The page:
Who Invented DNA Fingerprinting?

Who Invented DNA Fingerprinting?...

DNA fingerprinting (also known as DNA typing) is a special technique used to identify individuals based on their DNA profiles. One of the important uses of this technique is to provide reliable and credible evidence in courts. Other uses of the technique are for identifying one’s paternity and maternity as well as for personal identification. In several countries, the national government has DNA databases, which contain the DNA structures of citizens. To know more about this technique, let us take a look at the history of DNA fingerprinting. History of DNA Profiling Who invented DNA fingerprinting? DNA profiling was invented by scientist Sir Alec Jeffreys in his laboratory at the University of Leicester in Great Britain in 1985. The reason behind the invention of the technique is to identify which parts of the DNA sequences are different from an individual to another. However, at this time, the technologies that they can use to determine the sequences were limited. In this regard, Jeffreys only found small differences in the sequence when in fact; there are numerous variable sequences in the DNA. Jeffreys continued searching for techniques that can be used to identify all the varying sequences named as minisatellites. In order to succeed, he created a special probe that would be used to check if the minisatellites would react with a myoglobin gene. To do the experiment, he got DNA samples from his parents. On September 10, 1984, Jeffreys saw an inheritance pattern between the samples. He found out that DNA fingerprinting is a highly efficient technique that can be used to identify one’s paternity as well as maternity. He reported his findings in lectures and reports. He also published research at the Nature magazine about the technique. Two weeks...
Who Invented Genetic Engineering?

Who Invented Genetic Engineering?...

The history of genetic engineering began in the early 1900s with the works of the Austrian monk and scientist Gregor Mendel. Mendel’s work led to the establishment of genetics as a scientific field. From this genetic engineering would appear through the works of other scientists. The 1940s to 1950s Of course, plant breeders long ago learned how to alter the seeds. But in 1944, Oswald Avery Colin McLeod and Maclyn McCarty discovered that DNA was the carrier of genetic information. This discovery led to intense studies on DNA and its properties. The breakthrough came in 1953 when Watson and Crick decoded the structure of the DNA, vital to the history of genetic engineering. During the 1960s, Ian Wilmut started developing the techniques for cloning animals using cells of other mammals. It was in 1968 that the Swiss microbiologist Werner Arber discovered restriction enzyme. The following year type II restriction enzymes were uncovered by American biologist Hamilton Smith. This discovery, along with the works of Daniel Nathan, broke new ground in DNA research. The 1970s The 1970s saw an increase in research into genetic engineering. Most of the experiments were on bacteria and other microorganisms. The research was focused on the plasmids, DNA rings discovered in bacteria. It was during this decade that gene isolation and alteration techniques were developed in the US. These discoveries were vital in the history of genetic engineering. It allowed scientists to insert genes into other plants or cells. This could also be done on animals. In effect this changed the heredity of the organism. Further research showed that type I and II enzymes were pivotal in genetic research. In 1973, Herbert Boyer and Stanley Cohen invented a process for slicing DNA and joining it...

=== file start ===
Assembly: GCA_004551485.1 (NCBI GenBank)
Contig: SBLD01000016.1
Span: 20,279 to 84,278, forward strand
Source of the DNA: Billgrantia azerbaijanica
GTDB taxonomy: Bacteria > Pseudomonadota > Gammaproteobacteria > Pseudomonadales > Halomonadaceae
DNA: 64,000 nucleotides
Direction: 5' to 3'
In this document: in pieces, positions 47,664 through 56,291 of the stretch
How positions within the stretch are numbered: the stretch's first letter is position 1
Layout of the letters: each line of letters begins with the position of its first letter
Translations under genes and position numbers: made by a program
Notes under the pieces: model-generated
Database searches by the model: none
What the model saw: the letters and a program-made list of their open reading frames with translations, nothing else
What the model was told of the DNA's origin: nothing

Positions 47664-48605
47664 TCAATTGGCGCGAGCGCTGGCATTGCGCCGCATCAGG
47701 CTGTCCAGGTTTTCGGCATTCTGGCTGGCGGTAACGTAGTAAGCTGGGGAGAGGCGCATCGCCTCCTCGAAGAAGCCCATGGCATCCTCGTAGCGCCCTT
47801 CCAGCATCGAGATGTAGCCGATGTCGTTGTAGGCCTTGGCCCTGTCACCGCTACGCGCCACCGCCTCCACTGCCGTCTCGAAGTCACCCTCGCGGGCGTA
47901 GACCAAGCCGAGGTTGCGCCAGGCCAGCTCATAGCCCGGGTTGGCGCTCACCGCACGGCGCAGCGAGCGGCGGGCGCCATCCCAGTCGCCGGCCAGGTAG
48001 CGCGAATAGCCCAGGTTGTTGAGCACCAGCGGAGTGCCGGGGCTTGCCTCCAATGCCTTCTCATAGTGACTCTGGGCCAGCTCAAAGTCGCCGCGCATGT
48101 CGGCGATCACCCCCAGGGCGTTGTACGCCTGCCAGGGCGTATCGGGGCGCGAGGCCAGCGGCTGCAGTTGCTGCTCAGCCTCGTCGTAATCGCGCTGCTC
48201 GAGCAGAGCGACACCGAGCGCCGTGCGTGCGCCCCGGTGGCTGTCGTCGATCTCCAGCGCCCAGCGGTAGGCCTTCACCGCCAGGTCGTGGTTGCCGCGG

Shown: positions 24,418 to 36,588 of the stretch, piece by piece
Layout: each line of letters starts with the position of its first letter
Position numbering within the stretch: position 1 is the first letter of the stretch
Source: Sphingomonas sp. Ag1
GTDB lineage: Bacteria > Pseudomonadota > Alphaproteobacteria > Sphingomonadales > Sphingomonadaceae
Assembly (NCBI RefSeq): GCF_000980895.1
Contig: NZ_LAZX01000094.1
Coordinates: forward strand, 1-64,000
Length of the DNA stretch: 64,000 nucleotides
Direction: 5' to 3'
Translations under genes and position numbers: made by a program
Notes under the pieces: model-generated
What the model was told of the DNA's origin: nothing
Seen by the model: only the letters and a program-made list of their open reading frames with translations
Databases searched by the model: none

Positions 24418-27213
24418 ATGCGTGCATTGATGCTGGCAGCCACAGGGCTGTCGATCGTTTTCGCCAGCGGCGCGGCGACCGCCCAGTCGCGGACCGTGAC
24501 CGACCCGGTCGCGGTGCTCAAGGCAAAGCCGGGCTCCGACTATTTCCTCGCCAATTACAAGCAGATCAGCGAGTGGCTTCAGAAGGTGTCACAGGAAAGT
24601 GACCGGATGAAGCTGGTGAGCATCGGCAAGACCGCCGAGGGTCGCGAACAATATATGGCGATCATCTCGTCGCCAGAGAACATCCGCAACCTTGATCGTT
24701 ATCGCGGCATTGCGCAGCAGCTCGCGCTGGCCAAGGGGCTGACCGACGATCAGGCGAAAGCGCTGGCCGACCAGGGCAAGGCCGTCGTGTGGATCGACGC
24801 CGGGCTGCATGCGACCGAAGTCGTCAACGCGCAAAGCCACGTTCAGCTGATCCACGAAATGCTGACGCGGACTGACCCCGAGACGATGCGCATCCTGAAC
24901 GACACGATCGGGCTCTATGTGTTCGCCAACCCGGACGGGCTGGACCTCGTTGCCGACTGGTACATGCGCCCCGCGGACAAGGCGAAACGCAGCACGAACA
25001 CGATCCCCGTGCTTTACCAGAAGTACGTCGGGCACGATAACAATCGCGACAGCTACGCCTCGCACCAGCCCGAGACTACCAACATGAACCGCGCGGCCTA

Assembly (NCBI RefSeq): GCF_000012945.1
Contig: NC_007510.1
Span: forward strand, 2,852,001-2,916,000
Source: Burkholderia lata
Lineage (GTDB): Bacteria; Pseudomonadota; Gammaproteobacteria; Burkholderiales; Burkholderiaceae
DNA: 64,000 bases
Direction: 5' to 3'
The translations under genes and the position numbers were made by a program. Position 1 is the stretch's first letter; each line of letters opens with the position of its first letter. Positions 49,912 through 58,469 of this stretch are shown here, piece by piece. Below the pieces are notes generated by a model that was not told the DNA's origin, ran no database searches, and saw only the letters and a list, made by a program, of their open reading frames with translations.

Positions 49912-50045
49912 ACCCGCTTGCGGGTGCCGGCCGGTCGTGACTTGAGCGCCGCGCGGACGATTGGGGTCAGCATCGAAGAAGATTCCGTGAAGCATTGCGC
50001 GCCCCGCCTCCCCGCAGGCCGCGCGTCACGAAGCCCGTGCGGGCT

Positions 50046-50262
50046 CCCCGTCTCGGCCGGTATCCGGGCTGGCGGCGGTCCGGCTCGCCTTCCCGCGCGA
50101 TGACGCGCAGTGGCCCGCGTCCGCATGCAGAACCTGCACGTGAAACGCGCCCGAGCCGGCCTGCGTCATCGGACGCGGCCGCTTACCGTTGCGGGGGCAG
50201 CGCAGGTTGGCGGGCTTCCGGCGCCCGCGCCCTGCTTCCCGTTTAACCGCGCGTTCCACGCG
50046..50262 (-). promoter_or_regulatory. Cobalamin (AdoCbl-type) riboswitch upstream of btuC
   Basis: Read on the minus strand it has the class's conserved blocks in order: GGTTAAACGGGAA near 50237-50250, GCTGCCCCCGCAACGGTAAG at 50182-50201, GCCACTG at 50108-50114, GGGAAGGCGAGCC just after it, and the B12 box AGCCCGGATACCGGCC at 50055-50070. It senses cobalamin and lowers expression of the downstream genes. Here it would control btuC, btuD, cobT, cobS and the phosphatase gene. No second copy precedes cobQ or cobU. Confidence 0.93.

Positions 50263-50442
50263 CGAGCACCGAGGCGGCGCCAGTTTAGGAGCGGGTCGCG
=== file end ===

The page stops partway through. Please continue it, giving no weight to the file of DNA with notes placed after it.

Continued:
Who Invented Charcoal Briquettes?

Who Invented Charcoal Briquettes?...

The history of charcoal briquettes began when Ellsworth B.A. Zwoyer of Pennsylvania applied for a patent in 1897. But it was Henry Ford who helped popularized its use in the 1920s. Early History It’s not clear as to how Zwoyer came upon the idea of a briquette. But by the end of World War I, the Zwoyer Fuel Company had begun construction of charcoal briquette plants around the US. One of the earliest plants was set up in Buffalo, New York. However it was Henry Ford (with some help from Thomas Edison) who put the briquettes to practical use in 1920. His briquettes were constructed from the wood debris and sawdust in his automobile factory. A close look at the history of charcoal briquettes will point out that E.G. Kingsford purchased these briquettes. Kingsford would commercialize the briquette and mass produce them. At first, briquettes were only available from Ford, but the Kingsford Company began manufacturing several of them. It just happened that Kingsford was Ford’s brother in law. Ford agreed to focus on the auto industry. Kingsford would get in the business of selling charcoal. Kingsford Company would change its name to Kingsford Charcoal. Zwoyer and Ford There are reports that Zwoyer was actually selling his charcoal briquettes years before Ford and Kingsford. It would appear that Ford actually stole Zwoyer’s invention, but Zwoyer didn’t take any action. If he did, there are no historical records to prove it. There are some reports that Zwoyer and Ford actually knew each other. So while some accounts of the history of charcoal briquettes point to Ford as the inventor, the patent records shows this is not the case. Ford did popularize it, and the Kingsford Charcoal would produce different types...